13-Feb-2015 SLAC and Stanford's James D. Bjorken shares 2015 Wolf Prize in Physics
SLAC theoretical physicist and Stanford Professor Emeritus James D. 'BJ' Bjorken has been awarded the 2015 Wolf Prize in Physics for his key role in elucidating the nature of the strong force and predicting what would happen if electrons were violently slammed into protons in the atomic nucleus.
11-Feb-2015 Smashing polarized protons to uncover spin and other secrets
If you want to unravel the secrets of proton spin, put a 'twist' in your colliding proton beams. The Relativistic Heavy Ion Collider is the only facility in the world with the ability to collide such spin-polarized protons. The latest round of these collisions has just begun and will continue for approximately the next nine weeks.
6-Feb-2015 Energy Secretary Moniz dedicates the world's brightest Synchrotron Light Source
US Department of Energy (DOE) Secretary Ernest Moniz today dedicated the world's most advanced light source, the National Synchrotron Light Source II (NSLS-II) at Brookhaven National Laboratory (BNL). The NSLS-II is a $912-million DOE Office of Science User Facility that produces extremely bright beams of x-ray, ultraviolet, and infrared light used to examine a wide range of materials, including superconductors and catalysts, geological samples, and biological proteins to accelerate advances in energy, environmental science, and medicine.
2-Feb-2015 Five ways to put tiny targets in front of an X-ray laser
X-ray devices have long been used to see the inner structure of things, from bone breaks in the human body to the contents of luggage at airport security checkpoints. But to see life's chemistry and exotic materials at the scale of individual atoms, you need a far more powerful X-ray device. Enter the Linac Coherent Light Source X-ray laser at the Department of Energy's SLAC National Accelerator Laboratory.
27-Jan-2015 SLAC welcomes professor and Chemical Sciences Division director Tony Heinz
Tony Heinz, a scientist known for exploring the properties of nanoscale materials and developing important new tools for that exploration, has joined the Department of Energy's SLAC National Accelerator Laboratory as a professor of photon science and Stanford University as a professor of applied physics. He will also lead the SLAC Chemical Sciences Division.
20-Jan-2015 Pinpointing the magnetic moments of nuclear matter
Using supercomputing resources at the National Energy Research Scientific Computing Center at Berkeley Lab, a team of nuclear physicists has demonstrated for the first time the ability of quantum chromodynamics (QCD) -- a fundamental theory in particle physics -- to calculate the magnetic structure of some of the lightest nuclei. Their findings are part of an ongoing effort to further our understanding of the universe.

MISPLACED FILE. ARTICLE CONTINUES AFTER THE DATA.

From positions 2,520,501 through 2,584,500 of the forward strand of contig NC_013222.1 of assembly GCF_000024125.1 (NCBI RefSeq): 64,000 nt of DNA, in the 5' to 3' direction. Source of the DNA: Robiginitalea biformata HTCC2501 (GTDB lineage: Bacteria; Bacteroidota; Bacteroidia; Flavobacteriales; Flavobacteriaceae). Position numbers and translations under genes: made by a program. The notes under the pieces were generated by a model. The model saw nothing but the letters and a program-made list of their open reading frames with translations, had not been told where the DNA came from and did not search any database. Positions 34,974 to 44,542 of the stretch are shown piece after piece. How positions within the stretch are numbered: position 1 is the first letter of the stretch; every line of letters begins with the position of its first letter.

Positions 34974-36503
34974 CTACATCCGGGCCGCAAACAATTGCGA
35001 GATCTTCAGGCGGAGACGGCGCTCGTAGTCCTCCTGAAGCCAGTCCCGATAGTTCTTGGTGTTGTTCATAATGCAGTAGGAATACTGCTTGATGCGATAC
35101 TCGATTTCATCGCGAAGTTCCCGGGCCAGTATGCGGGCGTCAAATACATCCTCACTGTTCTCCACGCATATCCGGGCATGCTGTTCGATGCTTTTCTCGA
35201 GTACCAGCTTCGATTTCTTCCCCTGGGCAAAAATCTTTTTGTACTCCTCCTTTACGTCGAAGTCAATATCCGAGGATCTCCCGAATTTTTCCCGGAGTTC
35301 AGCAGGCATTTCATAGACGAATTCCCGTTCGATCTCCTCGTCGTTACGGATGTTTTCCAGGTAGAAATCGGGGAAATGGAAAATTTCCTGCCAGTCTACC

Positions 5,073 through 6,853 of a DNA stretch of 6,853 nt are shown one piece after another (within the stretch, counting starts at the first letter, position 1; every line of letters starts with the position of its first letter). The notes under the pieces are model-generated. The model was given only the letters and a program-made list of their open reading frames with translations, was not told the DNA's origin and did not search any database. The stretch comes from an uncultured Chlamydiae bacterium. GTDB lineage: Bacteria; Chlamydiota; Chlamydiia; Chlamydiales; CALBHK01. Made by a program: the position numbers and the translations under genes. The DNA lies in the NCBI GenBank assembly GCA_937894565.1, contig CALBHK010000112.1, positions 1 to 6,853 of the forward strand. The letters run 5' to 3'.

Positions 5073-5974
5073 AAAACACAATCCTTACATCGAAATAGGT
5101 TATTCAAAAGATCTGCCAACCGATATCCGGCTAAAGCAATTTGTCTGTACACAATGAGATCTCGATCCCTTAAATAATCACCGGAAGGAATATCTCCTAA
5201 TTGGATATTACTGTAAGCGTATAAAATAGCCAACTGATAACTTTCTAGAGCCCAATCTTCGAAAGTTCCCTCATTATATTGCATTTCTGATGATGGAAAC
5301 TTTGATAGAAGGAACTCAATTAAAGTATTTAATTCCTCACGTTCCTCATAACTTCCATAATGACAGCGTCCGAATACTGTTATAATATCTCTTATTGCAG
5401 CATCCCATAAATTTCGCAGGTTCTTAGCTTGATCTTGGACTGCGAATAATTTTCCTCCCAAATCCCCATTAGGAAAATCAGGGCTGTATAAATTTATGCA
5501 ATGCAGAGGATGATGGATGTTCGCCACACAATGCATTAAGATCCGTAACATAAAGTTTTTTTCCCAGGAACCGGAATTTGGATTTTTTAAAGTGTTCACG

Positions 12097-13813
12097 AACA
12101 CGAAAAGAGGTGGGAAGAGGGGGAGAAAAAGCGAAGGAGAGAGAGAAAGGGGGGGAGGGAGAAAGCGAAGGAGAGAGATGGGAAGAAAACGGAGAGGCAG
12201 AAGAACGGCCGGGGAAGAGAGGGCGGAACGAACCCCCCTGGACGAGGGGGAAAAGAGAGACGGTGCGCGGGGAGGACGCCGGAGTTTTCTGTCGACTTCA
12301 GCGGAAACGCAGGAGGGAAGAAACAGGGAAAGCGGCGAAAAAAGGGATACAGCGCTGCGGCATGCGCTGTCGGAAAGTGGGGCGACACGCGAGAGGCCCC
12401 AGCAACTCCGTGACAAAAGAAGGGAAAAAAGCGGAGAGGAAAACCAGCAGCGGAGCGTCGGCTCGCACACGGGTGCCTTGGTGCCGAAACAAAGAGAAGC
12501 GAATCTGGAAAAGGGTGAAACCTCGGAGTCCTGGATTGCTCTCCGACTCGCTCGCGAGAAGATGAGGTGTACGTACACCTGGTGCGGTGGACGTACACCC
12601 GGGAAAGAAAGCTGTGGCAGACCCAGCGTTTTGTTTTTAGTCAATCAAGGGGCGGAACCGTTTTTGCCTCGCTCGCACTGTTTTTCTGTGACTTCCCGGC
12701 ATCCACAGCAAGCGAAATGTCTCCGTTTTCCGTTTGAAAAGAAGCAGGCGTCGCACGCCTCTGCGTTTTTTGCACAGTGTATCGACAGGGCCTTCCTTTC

16-Jan-2015 SLAC's Peter Rowson named American Physical Society fellow
SLAC staff physicist Peter Rowson has been elected a fellow of the American Physical Society, the largest physics association in the world. APS confers this distinction on a small percentage of the society's membership; it is especially significant because it is a peer-nominated honor.
15-Jan-2015 RHIC physics feeds future high-tech workforce: Ágnes Mócsy
Ágnes Mócsy, a theoretical physicist and tenured associate professor at Pratt Institute, one of the world's prestigious art and design universities, hopes to convey the sense of awe she experienced seeing Brookhaven Lab's particle collider to the art students she teaches in physics and astronomy classes for non-physics majors.
12-Jan-2015 Water, water, everywhere -- Controlling the properties of nanomaterials
Properties of water molecules on the surface of metal oxides can be used to better control these minerals and use them to make products such as more efficient semiconductors for organic light emitting diodes and solar cells, safer vehicle glass in fog and frost, and more environmentally friendly chemical sensors for industrial applications.
5-Jan-2015 2014's top-10 scientific achievements at Brookhaven Lab
From new insights into the building blocks of matter to advances in understanding batteries, superconductors, and a protein that could help fight cancer, 2014 was a year of stunning successes for the US Department of Energy's Brookhaven National Laboratory.
The Department of Energy's Office of Science is the single largest supporter of basic research in the physical sciences in the United States and is working to address some of the most pressing challenges of our time.